Now we have four qualified Dangerous Goods Safety Advisors, including myself. The DG regulations are becoming more onerous, although I do in fact wish that they would become more so and that there was stricter monitoring – both to improve safety in the supply chain and to ensure that only qualified companies move hazardous cargoes.

Specialising in dangerous goods has stood us in good stead and last year contributed 24.3% of our total shipments, with many of our forwarder competitors using our services. This indeed is testament itself to the quality of service which we provide in this sector, and also to our neutrality.

In the most recent decade, I have devoted a lot of time to developing the HAZculator®, which looks up all hazardous goods data for the different modes of transport – ADR for road, IMDG for sea freight and ferries, and also Eurotunnel and other road tunnels – and returns everything you need to know. It saves time and, more importantly, reduces human error, dealing with the problems of combining multiple hazardous loads and alerting users should they accidentally combine incompatible goods.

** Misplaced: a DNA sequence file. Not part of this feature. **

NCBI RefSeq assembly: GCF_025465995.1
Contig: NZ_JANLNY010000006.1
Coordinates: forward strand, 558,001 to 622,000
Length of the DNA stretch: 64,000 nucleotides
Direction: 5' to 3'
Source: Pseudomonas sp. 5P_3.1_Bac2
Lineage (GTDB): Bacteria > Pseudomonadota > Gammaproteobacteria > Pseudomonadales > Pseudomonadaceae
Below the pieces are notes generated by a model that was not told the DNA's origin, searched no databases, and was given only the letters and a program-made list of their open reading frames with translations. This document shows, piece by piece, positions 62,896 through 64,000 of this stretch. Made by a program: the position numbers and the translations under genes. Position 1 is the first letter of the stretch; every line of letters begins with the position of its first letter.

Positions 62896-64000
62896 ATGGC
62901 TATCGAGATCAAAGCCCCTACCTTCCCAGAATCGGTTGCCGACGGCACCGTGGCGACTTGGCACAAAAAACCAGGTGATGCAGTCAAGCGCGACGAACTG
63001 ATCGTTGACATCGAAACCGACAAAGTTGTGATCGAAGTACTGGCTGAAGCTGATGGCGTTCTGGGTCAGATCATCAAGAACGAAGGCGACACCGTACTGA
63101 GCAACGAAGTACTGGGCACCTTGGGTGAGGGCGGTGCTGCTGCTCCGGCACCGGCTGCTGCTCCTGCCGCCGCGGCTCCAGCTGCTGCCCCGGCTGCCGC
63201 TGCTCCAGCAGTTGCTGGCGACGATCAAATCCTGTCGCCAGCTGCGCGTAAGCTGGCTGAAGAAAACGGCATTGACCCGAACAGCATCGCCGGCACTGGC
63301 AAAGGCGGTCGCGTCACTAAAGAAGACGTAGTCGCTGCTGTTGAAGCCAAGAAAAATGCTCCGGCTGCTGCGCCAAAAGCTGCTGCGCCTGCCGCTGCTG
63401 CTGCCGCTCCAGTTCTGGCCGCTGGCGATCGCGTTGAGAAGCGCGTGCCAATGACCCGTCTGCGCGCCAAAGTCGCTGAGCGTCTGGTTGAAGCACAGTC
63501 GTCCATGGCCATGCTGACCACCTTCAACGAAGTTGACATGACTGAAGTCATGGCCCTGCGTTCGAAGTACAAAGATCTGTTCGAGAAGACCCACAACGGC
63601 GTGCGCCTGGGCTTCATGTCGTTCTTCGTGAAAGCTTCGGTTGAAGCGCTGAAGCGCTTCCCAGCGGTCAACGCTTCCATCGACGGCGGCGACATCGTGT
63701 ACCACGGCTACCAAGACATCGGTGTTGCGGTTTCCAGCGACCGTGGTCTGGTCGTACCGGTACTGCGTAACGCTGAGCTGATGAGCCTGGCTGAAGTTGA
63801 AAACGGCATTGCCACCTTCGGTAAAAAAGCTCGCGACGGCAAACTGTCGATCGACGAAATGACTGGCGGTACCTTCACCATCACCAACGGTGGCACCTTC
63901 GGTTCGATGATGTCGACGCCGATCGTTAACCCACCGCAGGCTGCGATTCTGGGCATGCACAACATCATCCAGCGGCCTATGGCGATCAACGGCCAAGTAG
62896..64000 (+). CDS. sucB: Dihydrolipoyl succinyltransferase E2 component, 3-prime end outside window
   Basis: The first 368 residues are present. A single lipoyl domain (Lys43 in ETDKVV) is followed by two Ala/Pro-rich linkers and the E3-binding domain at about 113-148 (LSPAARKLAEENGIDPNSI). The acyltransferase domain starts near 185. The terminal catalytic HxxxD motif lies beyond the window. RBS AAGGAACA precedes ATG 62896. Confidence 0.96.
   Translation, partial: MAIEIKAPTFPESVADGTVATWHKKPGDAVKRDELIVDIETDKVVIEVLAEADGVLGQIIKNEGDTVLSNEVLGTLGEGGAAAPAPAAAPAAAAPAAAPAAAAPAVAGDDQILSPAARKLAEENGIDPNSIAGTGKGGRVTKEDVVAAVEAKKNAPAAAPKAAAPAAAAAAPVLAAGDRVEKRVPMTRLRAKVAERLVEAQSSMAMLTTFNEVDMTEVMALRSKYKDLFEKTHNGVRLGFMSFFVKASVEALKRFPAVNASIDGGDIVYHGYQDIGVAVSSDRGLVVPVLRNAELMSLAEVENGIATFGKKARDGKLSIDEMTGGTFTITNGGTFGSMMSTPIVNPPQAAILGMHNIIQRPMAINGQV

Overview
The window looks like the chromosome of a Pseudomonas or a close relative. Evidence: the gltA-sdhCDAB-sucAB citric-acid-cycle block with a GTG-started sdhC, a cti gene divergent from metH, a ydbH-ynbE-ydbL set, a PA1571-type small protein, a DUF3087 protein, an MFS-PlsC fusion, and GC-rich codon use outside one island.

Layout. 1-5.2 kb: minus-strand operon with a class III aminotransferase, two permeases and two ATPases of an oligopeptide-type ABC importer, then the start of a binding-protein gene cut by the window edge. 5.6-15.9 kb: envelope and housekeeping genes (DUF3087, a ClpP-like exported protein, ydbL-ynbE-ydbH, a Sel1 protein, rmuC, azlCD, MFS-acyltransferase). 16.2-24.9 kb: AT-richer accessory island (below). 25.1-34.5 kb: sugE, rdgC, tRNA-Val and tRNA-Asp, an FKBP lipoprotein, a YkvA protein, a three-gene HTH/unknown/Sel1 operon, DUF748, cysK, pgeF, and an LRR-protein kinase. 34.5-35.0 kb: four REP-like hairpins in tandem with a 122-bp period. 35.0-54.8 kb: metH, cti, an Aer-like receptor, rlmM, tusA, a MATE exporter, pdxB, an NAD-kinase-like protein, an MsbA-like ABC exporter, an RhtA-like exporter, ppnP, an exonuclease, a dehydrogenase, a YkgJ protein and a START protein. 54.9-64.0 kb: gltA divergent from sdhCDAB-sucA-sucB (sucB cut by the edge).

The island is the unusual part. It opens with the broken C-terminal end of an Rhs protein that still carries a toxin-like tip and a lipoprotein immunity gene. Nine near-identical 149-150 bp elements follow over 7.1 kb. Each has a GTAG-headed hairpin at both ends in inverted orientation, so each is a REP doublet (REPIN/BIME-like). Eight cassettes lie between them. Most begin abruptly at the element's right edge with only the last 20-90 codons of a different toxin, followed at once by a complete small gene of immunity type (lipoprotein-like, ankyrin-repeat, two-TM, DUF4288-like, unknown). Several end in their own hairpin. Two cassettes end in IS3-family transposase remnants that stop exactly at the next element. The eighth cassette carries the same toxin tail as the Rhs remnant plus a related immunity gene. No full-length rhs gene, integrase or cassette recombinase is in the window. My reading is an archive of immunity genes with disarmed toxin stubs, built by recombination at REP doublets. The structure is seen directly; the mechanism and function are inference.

We also have our new bespoke freight software FREIGHTsoft®, which incorporates the HAZculator®, and handles all aspects of quoting and booking jobs, accounts, load planning, warehousing, inventory storage, CRM and integration with other systems. And more.

Recently, the thoughts of everyone in the freight industry – and business generally – have been dominated by the Covid crisis. How well has Ital coped and what effect has it had on the company?

First of all, let me say that the single most important factor that has allowed us to get through this is the comradeship of all our people here. Their response has been truly unbelievable and they are the main reason why Ital Logistics will get through the crisis.